Introducing Divi

Landlords Property Access

There is some ambiguity regarding our rights to access tenanted properties. The law is clear in that we must allow you "quiet enjoyment" of your property. However, there may be times when we need to gain access and under the terms of your tenancy agreement, we are allowed to do this. The following page explains your rights and our rights with respect to accessing the property.

Tenancy Documents

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Damp and Mould Problems

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Heating Problems

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Landlords Property Access

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Giving Notice

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Reporting A Repair

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Produce Less Moisture

Simple things make a huge difference, like keeping the lids on pans when cooking, drying clothes outdoors (and especially not on radiators), venting your tumble dryer to the outside and avoiding using paraffin heaters or flue-less bottled gas heaters which produce a lot of moisture.

 

Let the moist air out and the fresh air in;

Extractor fans are an effective way to get rid of moist air and steam so that less condensation forms. Some of our  homes have extractor fans which run continuously, fitted in the ceilings of bath and shower rooms. They use very little electricity. If your home doesn’t already have extractor fans then it’s well worth getting them fitted in the bathroom and kitchen. Fans that run on a timer, humidistat or pull-cord typically have a rating of 8-30W. A 30W appliance would need to run continuously for nearly a day and a half to use one unit (about 15p) of electricity.

Stop moist air getting into the rest of your home. When cooking or bathing, keep the kitchen or bathroom door shut and open the window so that the steam goes outside instead.

Meanwhile, let fresh air circulate to avoid mould forming where the air is still. Make sure there is a gap between your furniture and the walls, and give wardrobes and cupboards a good airing sometimes.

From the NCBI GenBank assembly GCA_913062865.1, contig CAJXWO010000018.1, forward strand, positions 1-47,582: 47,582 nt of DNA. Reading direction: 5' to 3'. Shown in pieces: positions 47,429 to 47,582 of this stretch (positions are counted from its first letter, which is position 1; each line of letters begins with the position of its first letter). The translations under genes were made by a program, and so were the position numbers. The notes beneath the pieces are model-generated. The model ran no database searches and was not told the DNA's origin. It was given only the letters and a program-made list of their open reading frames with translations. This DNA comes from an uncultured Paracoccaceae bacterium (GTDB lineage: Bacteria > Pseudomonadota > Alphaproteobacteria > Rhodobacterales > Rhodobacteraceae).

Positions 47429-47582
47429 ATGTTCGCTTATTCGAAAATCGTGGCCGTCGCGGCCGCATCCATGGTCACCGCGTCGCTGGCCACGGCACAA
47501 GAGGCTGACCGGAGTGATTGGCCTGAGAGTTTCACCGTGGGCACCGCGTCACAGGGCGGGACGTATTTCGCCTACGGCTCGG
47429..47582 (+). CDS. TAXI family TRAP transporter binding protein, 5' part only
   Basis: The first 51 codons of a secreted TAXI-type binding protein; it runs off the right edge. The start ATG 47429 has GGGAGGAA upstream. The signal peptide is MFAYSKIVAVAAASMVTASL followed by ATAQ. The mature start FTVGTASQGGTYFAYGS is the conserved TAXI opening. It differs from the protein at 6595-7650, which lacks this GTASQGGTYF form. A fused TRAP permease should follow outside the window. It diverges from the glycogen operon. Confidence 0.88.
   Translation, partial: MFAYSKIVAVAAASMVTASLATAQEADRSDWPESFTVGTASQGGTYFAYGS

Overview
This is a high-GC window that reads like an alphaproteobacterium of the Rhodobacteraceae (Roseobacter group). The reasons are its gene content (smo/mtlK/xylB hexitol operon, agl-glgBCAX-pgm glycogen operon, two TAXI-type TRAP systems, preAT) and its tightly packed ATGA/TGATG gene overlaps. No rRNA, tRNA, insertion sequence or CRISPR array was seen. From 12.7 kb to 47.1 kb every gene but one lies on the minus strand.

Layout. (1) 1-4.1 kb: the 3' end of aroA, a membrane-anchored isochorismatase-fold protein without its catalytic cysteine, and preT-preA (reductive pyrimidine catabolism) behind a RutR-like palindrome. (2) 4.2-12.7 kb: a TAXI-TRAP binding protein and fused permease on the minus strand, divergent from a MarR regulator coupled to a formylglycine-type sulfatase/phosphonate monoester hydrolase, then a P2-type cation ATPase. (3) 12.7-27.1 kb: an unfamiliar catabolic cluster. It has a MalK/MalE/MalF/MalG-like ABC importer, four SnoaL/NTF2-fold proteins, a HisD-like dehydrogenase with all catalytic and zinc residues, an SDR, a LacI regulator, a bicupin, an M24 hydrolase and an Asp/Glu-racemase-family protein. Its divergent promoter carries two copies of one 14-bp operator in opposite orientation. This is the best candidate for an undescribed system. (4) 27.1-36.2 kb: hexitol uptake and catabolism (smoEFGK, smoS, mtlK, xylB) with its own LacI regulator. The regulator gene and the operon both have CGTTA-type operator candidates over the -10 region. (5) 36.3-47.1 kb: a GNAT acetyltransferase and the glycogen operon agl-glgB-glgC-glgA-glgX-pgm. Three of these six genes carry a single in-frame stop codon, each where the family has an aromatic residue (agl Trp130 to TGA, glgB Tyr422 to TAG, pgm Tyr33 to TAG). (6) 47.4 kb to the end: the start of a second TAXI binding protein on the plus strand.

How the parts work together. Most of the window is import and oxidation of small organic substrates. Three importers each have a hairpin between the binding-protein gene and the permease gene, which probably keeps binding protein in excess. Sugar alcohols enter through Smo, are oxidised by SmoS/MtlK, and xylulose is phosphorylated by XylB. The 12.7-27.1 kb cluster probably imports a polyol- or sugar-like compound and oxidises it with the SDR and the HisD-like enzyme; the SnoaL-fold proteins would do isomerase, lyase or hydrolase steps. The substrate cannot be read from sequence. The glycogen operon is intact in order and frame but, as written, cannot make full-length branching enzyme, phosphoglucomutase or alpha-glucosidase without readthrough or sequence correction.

Heat your home a little more

While you don’t want to waste money heating rooms you don’t use, very cold rooms are much more likely to get damp and mould. Set the thermostatic radiator valve to 1 in unused rooms so the radiator gives out a little bit of heat whenever you have the heating on. If you don’t have central heating, consider using a room heater with a timer and temperature control. Remember, unused rooms will need a good airing from time to time..

Other Helpful Equipment

You can catch condensation dripping from windows with condensation channels and sponge strips (available from DIY shops). If you wipe down windows and sills in the morning this will also help, but be sure to wring out the cloth rather than dry it on a radiator. In extreme circumstances you may need to invest in a dehumidifier. These can help a lot but cost anything from £40 to over £200 and larger ones can be quite costly to run.

How to get rid of mould

If you already have mould on your walls and ceilings then you need to clean it off properly. An effective two-stage method is to start by cleaning off the mould with spray containing bleach. This will help remove the staining that persistent mould can leave behind. Leave to dry overnight and then spray the affected area with an anti-fungal wash and allow that to dry. Always follow the manufacturer’s instructions and consider wearing a face mask when spraying.

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Condensation is not the only cause of damp

If you already have mould on your walls and ceilings then you need to clean it off properly. An effective two-stage method is to start by cleaning off the mould with spray containing bleach. This will help remove the staining that persistent mould can leave behind. Leave to dry overnight and then spray the affected area with an anti-fungal wash and allow that to dry. Always follow the manufacturer’s instructions and consider wearing a face mask when spraying.

You could also treat the affected area with a mould-resistant paint, available from most major hardware stores.

 

Rising Damp

Only affects basements or ground floor rooms and normally rises no more than 30-60cms (12-24 inches).  Very rarely is black mould seen on rising damp but there are often white salts and ‘tide marks’ in affected areas.  It is caused by water rising from the ground through the brickwork or through a broken damp proof course.  The damp proof course is layer of waterproof material put in the bottom of walls to stop moisture rising.  If rising damp is present, it will be present all year round but will be worse in the winter. 

 

Penetrating Damp

Is only found on external walls or ceilings (for example if there is a roof leak). It appears because of a problem in the building such as missing or damaged brickwork, cracked rendering, pointing or missing roof tiles.  Black mould is very rarely seen on penetrating damp, it is more noticeable after rainfall with damp patches which may be wet to the touch.

 

Damaged Plumbing

can cause wet to the touch ceilings and walls, both inside and outside the house.  Black mould is rarely seen in this type of damp.  Checking pipework, bathroom and kitchen water and waste pipes and the seals around baths, showers and sinks will normally find the cause of the problem.

 

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